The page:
To say that 2020 was a hard year is an understatement. I’ve wanted to share our experience of being expats during a pandemic but I have been hesitant because I know everyone’s 2020 was different and some had it much worse than others. I want to be respectful of that and let it be known that Cory and I take COVID very seriously.

Here’s our 2020: Latin America was one of the last regions to get hit with COVID, so we watched the world lockdown naively thinking we wouldn’t be affected in our blissful bubble in Panama. (LOL) When COVID finally did hit Panama, things changed QUICKLY. Here’s how it went down – It was around March 8th and I was on a booze cruise celebrating a friend’s bachelorette party. There was no confirmed cases of COVID in Panama yet and life was very normal. Two days later, the country confirmed its first case. The next day, schools across the country shut down and moved to online learning. The following week, the government announced that the airport was going to close indefinitely. The last flights were that Sunday. We had pretty much a day to decide if we wanted to wait things out in Panama, or go back to the United States until Panama contains the situation. We didn’t want to leave Panama, and Panama had very few cases at the time, but it was a situation of leave now, or be stuck in Panama indefinitely. With so much unknown about the virus, we decided it was best if we came back to the United States. (Looking back, we could have stayed in Panama a little longer and taken a humanitarian flight back to the U.S. later on). Cory and I have family scattered all over the U.S. but ultimately we decided to quarantine with his Aunt and Uncle in Nebraska. They have a spacious house out on a lake so we felt like that would be the best place to bunker down for a few months. I laugh when I look back at that time when we thought we would return to Panama after two months. Cases in Panama continuously rose despite one of the strictest lockdown measures in the world.

Panama’s lockdown rules during most of 2020:

  • Two hours every other day to leave the house depending on gender. M,W,F were for women and T,TH,S were for men. Sundays were total lockdown. And sometimes they took Saturdays away from men for breaking the rules. Your hours were based on the last digit of your ID. e.g., if the last digit on your ID is 8, then the hours of 8:00AM – 10:00AM are when you can leave your house.
  • I know there was a dry law for awhile but I don’t know the specific dates or how long it lasted.
  • Mask mandate in Panama

When we finally did come back to Panama(Dec 2020), it was in the midst of its second wave so this is what our lockdown looked like for about a month and a half. Honestly, the gender split and 2 hour window created so much chaos. It made grocery stores so much more crowded and it was super discriminatory towards the transgender community in Panama. I don’t want to be critical of my host country, but this strict of a lockdown for so many months caused a lot of damage as well.

After spending a few months in Nebraska with Cory’s aunt and uncle, we decided we needed our own space. Panama was still in a total lockdown so we knew we weren’t returning anytime soon. We had a friend pack up our apartment so we could get out of our rent in Panama. We decided it was best to return to Hawai’i to be close to Cory’s brother and so we could have our own space again. I know a lot of you are thinking “Wow, what a dream to be quarantined in Hawai’i!” But being in the United States long term was a pain for us. We were constantly anxious about the state of Panama, and just being long term in a country that you don’t reside in comes with so many challenges. We experienced a lot of lows and personal hardships that I won’t go into detail about – some things are meant to be private. I’m naturally an optimistic, positive person so trying to convey that we were struggling back in the States, is well, a struggle. I love Panama, but to put things frankly, Panama was a mess so that is why we were in the U.S. for so long.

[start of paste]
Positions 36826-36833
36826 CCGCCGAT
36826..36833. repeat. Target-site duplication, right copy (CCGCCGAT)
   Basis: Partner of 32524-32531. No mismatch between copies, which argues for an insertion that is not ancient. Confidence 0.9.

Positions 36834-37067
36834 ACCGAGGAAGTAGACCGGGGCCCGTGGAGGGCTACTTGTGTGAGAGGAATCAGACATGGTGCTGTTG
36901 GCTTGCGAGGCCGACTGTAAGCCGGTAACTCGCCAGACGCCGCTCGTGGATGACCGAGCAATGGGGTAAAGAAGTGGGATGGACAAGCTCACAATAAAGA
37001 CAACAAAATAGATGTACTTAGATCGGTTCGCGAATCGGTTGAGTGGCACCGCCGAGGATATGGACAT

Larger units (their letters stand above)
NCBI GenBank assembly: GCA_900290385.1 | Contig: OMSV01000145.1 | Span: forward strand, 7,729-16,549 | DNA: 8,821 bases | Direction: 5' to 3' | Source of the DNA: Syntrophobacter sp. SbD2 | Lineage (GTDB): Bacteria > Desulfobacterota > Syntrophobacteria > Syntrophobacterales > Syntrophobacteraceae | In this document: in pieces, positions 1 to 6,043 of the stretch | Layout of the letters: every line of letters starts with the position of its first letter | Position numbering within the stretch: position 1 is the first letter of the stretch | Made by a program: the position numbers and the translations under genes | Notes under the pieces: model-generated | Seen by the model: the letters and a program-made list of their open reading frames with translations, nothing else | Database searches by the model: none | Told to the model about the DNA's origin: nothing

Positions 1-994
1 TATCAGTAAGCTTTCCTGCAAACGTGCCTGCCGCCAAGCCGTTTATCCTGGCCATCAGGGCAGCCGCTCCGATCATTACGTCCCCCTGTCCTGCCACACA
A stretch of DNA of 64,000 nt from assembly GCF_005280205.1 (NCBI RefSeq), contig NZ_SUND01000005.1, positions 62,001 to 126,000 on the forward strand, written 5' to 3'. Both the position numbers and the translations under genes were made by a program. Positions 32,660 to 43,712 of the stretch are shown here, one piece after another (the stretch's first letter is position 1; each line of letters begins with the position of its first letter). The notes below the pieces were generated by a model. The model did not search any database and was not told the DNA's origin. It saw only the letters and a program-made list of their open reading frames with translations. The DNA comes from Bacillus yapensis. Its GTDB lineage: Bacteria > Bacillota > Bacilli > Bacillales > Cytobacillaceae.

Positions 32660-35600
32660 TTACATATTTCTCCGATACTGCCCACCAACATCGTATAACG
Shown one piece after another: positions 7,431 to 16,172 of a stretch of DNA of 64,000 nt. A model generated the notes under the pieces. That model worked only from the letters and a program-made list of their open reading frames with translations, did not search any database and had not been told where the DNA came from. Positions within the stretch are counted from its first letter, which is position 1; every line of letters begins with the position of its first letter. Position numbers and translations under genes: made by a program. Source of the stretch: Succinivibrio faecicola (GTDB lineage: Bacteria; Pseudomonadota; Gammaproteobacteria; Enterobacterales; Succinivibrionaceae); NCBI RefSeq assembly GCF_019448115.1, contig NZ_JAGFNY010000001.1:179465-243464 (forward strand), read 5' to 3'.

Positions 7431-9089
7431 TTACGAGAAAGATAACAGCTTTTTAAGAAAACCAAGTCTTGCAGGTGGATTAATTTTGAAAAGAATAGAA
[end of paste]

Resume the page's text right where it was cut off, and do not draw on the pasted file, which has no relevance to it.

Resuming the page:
With that being said, we also experienced a lot of great times that I will be forever grateful for! We were able to spend so much quality time with family that normally would have never happened. We were able to be out in nature so much more than normal which was something that I will never take for granted. In Panama, we wouldn’t have been able to go on a walk outside with the lockdown measures. But in Hawai’i we were able to fall in love with the island all over again. It was honestly the only thing that saved my mental health during 2020. I was always so conflicted about enjoying my time back in Hawai’i. One part of me was thrilled to be back in the place that I love and consider home, but the other part of me had other emotions – I was feeling guilty for enjoying my time there when we had friends back in Panama that couldn’t leave. I was also missing Panama terribly and just sad about the state that Panama was in. I think one of the many things I learned about myself during 2020 was that I feel A LOT of emotions. And that’s okay! I’ve always struggled with that and now I’ve finally come to terms with being okay with that.

2020 definitely confirmed my core values. As much as I love Hawai’i and want to settle down there eventually, I love our expat life a little bit more. Cory and I have always wanted to explore the world. I love being put in challenging situations and experiencing new things.

I loved making up for lost time back in the U.S. with family. I loved rekindling friendships. And I loved living island life again. But even though we were only temporarily back in the U.S, it confirmed to us that we want to live abroad. I have a new appreciation for the life Cory and I have created, and if 2020 taught us anything, it taught us to take nothing for granted.

Here’s of video of the good times 2020 brought us

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